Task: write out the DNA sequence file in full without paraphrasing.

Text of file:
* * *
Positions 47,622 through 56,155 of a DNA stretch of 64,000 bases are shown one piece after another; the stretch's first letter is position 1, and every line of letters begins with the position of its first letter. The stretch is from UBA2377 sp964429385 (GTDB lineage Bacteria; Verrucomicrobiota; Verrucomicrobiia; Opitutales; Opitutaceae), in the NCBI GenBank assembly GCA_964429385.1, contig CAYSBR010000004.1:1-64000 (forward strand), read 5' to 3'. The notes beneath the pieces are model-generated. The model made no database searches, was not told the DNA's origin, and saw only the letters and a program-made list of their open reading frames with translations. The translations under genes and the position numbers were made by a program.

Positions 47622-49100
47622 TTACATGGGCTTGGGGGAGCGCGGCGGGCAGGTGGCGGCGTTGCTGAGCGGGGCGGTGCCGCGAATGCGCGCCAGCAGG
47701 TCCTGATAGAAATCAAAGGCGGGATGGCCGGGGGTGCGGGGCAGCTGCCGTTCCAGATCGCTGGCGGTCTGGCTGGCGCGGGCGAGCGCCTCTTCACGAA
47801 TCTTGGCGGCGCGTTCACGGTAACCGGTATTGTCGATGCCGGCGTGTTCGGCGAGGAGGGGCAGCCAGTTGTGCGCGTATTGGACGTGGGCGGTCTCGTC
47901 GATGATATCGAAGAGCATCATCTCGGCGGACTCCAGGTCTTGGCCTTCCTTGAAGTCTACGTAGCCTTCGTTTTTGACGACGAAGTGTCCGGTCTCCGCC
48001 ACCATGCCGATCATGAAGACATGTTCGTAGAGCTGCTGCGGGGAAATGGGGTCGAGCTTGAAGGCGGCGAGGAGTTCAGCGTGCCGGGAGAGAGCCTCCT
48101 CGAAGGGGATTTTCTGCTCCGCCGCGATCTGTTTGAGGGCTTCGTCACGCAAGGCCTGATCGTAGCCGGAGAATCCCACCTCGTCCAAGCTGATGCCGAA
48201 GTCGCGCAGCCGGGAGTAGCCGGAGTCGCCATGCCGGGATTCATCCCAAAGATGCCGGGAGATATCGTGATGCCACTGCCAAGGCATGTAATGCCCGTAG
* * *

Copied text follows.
Positions 47,622 through 56,155 of a DNA stretch of 64,000 bases are shown one piece after another; the stretch's first letter is position 1, and every line of letters begins with the position of its first letter. The stretch is from UBA2377 sp964429385 (GTDB lineage Bacteria; Verrucomicrobiota; Verrucomicrobiia; Opitutales; Opitutaceae), in the NCBI GenBank assembly GCA_964429385.1, contig CAYSBR010000004.1:1-64000 (forward strand), read 5' to 3'. The notes beneath the pieces are model-generated. The model made no database searches, was not told the DNA's origin, and saw only the letters and a program-made list of their open reading frames with translations. The translations under genes and the position numbers were made by a program.

Positions 47622-49100
47622 TTACATGGGCTTGGGGGAGCGCGGCGGGCAGGTGGCGGCGTTGCTGAGCGGGGCGGTGCCGCGAATGCGCGCCAGCAGG
47701 TCCTGATAGAAATCAAAGGCGGGATGGCCGGGGGTGCGGGGCAGCTGCCGTTCCAGATCGCTGGCGGTCTGGCTGGCGCGGGCGAGCGCCTCTTCACGAA
47801 TCTTGGCGGCGCGTTCACGGTAACCGGTATTGTCGATGCCGGCGTGTTCGGCGAGGAGGGGCAGCCAGTTGTGCGCGTATTGGACGTGGGCGGTCTCGTC
47901 GATGATATCGAAGAGCATCATCTCGGCGGACTCCAGGTCTTGGCCTTCCTTGAAGTCTACGTAGCCTTCGTTTTTGACGACGAAGTGTCCGGTCTCCGCC
48001 ACCATGCCGATCATGAAGACATGTTCGTAGAGCTGCTGCGGGGAAATGGGGTCGAGCTTGAAGGCGGCGAGGAGTTCAGCGTGCCGGGAGAGAGCCTCCT
48101 CGAAGGGGATTTTCTGCTCCGCCGCGATCTGTTTGAGGGCTTCGTCACGCAAGGCCTGATCGTAGCCGGAGAATCCCACCTCGTCCAAGCTGATGCCGAA
48201 GTCGCGCAGCCGGGAGTAGCCGGAGTCGCCATGCCGGGATTCATCCCAAAGATGCCGGGAGATATCGTGATGCCACTGCCAAGGCATGTAATGCCCGTAG